Opportunities abound as automakers go green
With gas guzzlers still dominating the roadways, it may seem all the hype about electric vehicles (EVs) is a bit overblown. But real progress is happening, and the pace should only increase.
In Europe and China, which together account for more than half of the world’s passenger vehicle production, vehicle electrification is getting a major boost from tightening fuel standards. By 2021, European automakers must cut average carbon dioxide emissions by 27% or face hefty fines, and electric vehicles provide the most direct path to compliance. To address issues of pollution and energy security, China has been pushing for more hybrid and electric vehicles as part of its “Five-Year Plan for Strategic Industries (2016-2020),” with sales of clean energy vehicles growing 50% annually as a result. Longer term, China’s technology roadmap calls for 30%+ annualized growth in EV production in the first half of next decade, which would make one of every seven new cars on Chinese roads electric or hybrid by 2025.
To be sure, global auto manufacturers face a bumpy road maintaining profitability as they formulate and execute their EV strategies, so investors seeking to profit from EV development may want to look under the hood, where the fastest growth is occurring. While the market for electric vehicles expands, so does the amount of electronic content per vehicle. The use of semiconductors and other electronic components—the building blocks for all electronics—has been steadily growing as automakers keep digitizing the vehicle interior to improve passenger safety and comfort. Simple radio consoles are now elegant touchscreens with GPS navigation and backup cameras. Fuel and speed gauges are now digitally displayed with exacting precision. And controls for virtually the entire driving experience have been duplicated on the steering wheel to minimize driver distraction. As a result, the average modern car has nearly $400 worth of semiconductor content. EVs and hybrids, which electrify the core mechanical functions of the vehicle, carry nearly double that amount. As automakers incorporate more advanced safety and autonomous technologies such as lane departure warnings and automatic braking, the number of computerized “building blocks” grows higher still.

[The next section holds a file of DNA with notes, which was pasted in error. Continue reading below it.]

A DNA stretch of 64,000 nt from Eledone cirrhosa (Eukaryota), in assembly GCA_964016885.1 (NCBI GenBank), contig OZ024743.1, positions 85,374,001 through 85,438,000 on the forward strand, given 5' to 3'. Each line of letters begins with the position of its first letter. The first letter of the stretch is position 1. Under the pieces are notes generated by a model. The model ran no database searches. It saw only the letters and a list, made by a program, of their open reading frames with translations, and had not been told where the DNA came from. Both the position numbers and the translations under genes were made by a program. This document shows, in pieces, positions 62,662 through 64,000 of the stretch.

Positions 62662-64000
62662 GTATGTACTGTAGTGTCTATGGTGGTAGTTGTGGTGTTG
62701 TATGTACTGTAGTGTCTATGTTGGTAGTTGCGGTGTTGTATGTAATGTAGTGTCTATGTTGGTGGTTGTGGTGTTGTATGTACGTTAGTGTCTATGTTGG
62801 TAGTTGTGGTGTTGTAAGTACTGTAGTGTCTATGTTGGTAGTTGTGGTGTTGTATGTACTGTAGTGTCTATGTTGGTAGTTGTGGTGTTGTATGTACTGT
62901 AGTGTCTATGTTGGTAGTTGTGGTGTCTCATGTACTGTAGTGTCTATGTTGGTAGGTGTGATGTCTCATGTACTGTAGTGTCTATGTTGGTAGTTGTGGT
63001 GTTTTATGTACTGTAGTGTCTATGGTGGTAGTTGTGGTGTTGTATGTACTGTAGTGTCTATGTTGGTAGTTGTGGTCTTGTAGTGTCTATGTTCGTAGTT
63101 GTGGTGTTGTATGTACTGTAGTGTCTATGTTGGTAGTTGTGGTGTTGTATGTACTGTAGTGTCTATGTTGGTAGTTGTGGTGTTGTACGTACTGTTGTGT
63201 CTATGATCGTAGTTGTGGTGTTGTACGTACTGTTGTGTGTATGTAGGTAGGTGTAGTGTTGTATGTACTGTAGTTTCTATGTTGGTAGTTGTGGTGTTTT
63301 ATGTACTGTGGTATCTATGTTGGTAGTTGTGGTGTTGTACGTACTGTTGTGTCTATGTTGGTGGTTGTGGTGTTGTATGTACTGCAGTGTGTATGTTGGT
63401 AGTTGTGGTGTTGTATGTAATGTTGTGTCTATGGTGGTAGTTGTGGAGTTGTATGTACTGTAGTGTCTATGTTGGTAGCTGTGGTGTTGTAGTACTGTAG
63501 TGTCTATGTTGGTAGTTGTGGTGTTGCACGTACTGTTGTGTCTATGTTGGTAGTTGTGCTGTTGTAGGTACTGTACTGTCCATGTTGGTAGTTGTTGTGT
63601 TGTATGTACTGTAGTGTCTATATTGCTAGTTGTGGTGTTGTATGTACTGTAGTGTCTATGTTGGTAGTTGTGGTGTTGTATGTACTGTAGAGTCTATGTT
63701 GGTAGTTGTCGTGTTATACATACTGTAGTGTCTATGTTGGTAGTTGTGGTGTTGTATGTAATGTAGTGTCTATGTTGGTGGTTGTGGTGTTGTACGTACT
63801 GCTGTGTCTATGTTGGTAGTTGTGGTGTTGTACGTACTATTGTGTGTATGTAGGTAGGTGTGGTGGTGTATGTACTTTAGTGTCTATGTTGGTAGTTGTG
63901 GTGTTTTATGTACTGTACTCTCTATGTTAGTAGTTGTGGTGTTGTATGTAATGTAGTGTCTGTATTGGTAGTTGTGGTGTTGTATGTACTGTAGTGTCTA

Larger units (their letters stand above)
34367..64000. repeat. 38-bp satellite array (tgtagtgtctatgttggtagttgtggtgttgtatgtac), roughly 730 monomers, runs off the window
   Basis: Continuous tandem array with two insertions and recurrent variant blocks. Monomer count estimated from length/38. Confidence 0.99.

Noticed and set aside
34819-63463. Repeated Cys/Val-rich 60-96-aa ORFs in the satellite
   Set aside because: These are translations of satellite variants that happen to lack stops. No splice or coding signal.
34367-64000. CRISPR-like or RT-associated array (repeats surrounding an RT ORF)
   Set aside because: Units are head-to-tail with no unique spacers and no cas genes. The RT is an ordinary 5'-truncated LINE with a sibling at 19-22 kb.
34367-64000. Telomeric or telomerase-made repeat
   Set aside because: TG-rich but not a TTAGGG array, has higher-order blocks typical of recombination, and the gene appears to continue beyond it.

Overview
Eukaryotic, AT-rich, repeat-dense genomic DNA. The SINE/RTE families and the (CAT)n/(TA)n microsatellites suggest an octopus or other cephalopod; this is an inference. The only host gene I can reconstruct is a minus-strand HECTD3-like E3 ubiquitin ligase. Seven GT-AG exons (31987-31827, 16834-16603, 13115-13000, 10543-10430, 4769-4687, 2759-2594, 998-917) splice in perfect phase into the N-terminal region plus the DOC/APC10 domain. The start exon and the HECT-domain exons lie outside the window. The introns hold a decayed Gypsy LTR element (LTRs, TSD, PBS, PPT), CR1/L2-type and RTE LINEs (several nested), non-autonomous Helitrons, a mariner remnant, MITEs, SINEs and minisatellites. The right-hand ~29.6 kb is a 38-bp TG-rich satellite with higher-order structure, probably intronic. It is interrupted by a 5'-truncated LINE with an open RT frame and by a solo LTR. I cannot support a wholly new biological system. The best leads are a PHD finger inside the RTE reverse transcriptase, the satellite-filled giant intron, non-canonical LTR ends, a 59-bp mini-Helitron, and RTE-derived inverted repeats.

From a cyclical standpoint, global trade headwinds and recent softness in auto sales have depressed valuations for many “auto-tech” stocks. But these are temporary issues, and the secular trend of growth in content per vehicle, coupled with the growth in production of EVs and advanced technology vehicles, should be a driving force for years to come. These long-term tailwinds provide great opportunities for investors to “plug in” to robust demand for semis and electronic components, while helping to promote a cleaner, healthier environment.